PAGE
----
Submitted by ub on Mon, 07/01/2013 - 16:49

St. Paul’s Church National Historic Site 897 South Columbus Avenue, Mt. Vernon, NY


Special free Programs in July 2013

Thursday, July 4, starting at 10:30 AM

Independence Day Celebration

A traditional July 4th celebration featuring music, talks, refreshments, reading of the Declaration of Independence, and tolling of the historic St. Paul's church bell - 13 times. Keynote speaker is Professor Lisa Keller of SUNY Purchase.

Friday, July 5, 3 PM

Church Tower Walk

Join us for a talk and a walk up the 74 steps of the centuries-old Church tower, leading to the historic bronze bell. (This program will be repeated every other Friday, weather permitting, through October -- July 19, Aug.2, Aug.16, Aug. 30, Sept. 13, Sept. 27, Oct. 11.)

Wed., July 10, 10:30 AM

Tour of Pell's Point Battlefield

A walking tour of portions of the Split Rock Golf Course, in Pelham Bay Park, site of the Revolutionary War battle of Pell's Point. Reservations must be made in advance through St. Paul's; space is limited; call 914-667-4116 for details;

Sat., July 13, open from Noon to 4 PM

The Aftermath: How the American Revolution Changed New York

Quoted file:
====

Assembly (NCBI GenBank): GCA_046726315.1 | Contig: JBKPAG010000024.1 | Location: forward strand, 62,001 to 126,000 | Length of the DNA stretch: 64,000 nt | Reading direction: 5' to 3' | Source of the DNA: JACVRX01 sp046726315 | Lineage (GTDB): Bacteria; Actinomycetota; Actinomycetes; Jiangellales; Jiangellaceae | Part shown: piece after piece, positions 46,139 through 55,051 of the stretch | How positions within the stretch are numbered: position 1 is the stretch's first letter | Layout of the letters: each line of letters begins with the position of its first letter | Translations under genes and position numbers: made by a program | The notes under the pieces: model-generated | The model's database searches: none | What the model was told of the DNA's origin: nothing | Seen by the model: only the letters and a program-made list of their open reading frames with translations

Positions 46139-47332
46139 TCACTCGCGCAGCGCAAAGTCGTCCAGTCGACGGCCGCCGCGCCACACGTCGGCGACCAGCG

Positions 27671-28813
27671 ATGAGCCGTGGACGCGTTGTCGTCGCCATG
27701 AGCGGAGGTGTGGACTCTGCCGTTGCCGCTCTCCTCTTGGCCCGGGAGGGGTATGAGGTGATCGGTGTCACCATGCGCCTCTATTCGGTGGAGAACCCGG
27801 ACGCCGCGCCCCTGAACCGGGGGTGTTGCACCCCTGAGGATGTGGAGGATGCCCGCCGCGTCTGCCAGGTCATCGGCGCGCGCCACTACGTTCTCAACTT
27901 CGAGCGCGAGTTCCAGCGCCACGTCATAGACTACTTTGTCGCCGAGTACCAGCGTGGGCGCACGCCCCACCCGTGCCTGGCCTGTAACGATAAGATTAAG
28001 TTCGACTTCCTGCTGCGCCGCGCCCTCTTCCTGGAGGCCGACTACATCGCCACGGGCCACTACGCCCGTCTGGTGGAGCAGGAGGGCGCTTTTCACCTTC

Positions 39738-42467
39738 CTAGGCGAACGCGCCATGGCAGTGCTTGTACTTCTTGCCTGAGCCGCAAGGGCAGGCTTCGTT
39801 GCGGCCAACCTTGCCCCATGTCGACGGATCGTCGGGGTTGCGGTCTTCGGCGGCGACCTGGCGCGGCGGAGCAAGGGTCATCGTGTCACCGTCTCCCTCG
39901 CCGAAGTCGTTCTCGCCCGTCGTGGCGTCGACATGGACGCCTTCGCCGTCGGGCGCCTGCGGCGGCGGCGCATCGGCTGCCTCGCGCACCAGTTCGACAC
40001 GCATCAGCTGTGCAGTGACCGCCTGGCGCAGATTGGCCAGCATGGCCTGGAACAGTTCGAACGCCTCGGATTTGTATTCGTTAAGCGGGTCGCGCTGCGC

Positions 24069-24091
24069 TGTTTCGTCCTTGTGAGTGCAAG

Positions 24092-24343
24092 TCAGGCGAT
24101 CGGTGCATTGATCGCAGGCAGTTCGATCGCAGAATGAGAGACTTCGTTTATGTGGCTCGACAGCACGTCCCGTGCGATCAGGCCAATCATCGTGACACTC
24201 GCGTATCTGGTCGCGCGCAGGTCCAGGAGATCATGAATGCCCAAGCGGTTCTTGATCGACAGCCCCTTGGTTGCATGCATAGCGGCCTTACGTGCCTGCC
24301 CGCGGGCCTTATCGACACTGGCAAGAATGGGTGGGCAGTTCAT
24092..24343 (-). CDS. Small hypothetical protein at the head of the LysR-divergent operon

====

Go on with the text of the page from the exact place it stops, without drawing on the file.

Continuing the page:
At 1 PM, Dr. John Staudt, who teaches American history at Hofstra University, explores political and social life in New York in the years immediately following the American Revolution. Additionally, there's a performance of American Revolution songs, a demonstration about the use of the church as a wartime field hospital, historic children’s games, and tours of the historic cemetery and Church Bell Tower.

Wed., July 17, 1 PM

Bayonets, Musket Balls & Ship's Bread

The Wednesday series features a costumed demonstration about the life of a Revolutionary War soldier; refreshments provided.

Wed., July 24, 1 PM

A Clash of Cultures: Anne Hutchinson’s Brief life near St. Paul’s Church

A presentation exploring the interface between the local Lenape Indians, the Dutch commercial colony of New Netherland and the bold Puritan rebel Anne Hutchinson near St. Paul’s in the 1640s.